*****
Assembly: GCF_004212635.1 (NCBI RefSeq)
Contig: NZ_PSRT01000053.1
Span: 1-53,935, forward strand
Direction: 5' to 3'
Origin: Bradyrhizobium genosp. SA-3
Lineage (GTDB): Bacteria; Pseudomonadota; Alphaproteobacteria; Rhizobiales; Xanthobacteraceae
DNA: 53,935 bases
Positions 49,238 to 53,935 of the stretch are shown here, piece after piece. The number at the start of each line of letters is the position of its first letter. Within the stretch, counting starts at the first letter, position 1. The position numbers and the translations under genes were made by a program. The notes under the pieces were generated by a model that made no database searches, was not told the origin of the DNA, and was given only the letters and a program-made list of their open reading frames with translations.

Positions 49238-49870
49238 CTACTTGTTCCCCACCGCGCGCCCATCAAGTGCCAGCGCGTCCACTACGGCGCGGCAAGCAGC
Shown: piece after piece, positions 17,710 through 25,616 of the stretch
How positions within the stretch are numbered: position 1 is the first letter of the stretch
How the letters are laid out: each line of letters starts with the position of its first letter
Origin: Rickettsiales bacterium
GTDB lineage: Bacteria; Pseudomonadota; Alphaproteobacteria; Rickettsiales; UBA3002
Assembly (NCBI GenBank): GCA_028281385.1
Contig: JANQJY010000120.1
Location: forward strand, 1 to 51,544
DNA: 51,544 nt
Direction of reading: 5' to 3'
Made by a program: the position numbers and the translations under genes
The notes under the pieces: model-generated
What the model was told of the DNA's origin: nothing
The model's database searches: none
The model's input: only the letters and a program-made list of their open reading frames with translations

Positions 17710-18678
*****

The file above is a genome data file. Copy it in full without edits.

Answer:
Assembly: GCF_004212635.1 (NCBI RefSeq)
Contig: NZ_PSRT01000053.1
Span: 1-53,935, forward strand
Direction: 5' to 3'
Origin: Bradyrhizobium genosp. SA-3
Lineage (GTDB): Bacteria; Pseudomonadota; Alphaproteobacteria; Rhizobiales; Xanthobacteraceae
DNA: 53,935 bases
Positions 49,238 to 53,935 of the stretch are shown here, piece after piece. The number at the start of each line of letters is the position of its first letter. Within the stretch, counting starts at the first letter, position 1. The position numbers and the translations under genes were made by a program. The notes under the pieces were generated by a model that made no database searches, was not told the origin of the DNA, and was given only the letters and a program-made list of their open reading frames with translations.

Positions 49238-49870
49238 CTACTTGTTCCCCACCGCGCGCCCATCAAGTGCCAGCGCGTCCACTACGGCGCGGCAAGCAGC
Shown: piece after piece, positions 17,710 through 25,616 of the stretch
How positions within the stretch are numbered: position 1 is the first letter of the stretch
How the letters are laid out: each line of letters starts with the position of its first letter
Origin: Rickettsiales bacterium
GTDB lineage: Bacteria; Pseudomonadota; Alphaproteobacteria; Rickettsiales; UBA3002
Assembly (NCBI GenBank): GCA_028281385.1
Contig: JANQJY010000120.1
Location: forward strand, 1 to 51,544
DNA: 51,544 nt
Direction of reading: 5' to 3'
Made by a program: the position numbers and the translations under genes
The notes under the pieces: model-generated
What the model was told of the DNA's origin: nothing
The model's database searches: none
The model's input: only the letters and a program-made list of their open reading frames with translations

Positions 17710-18678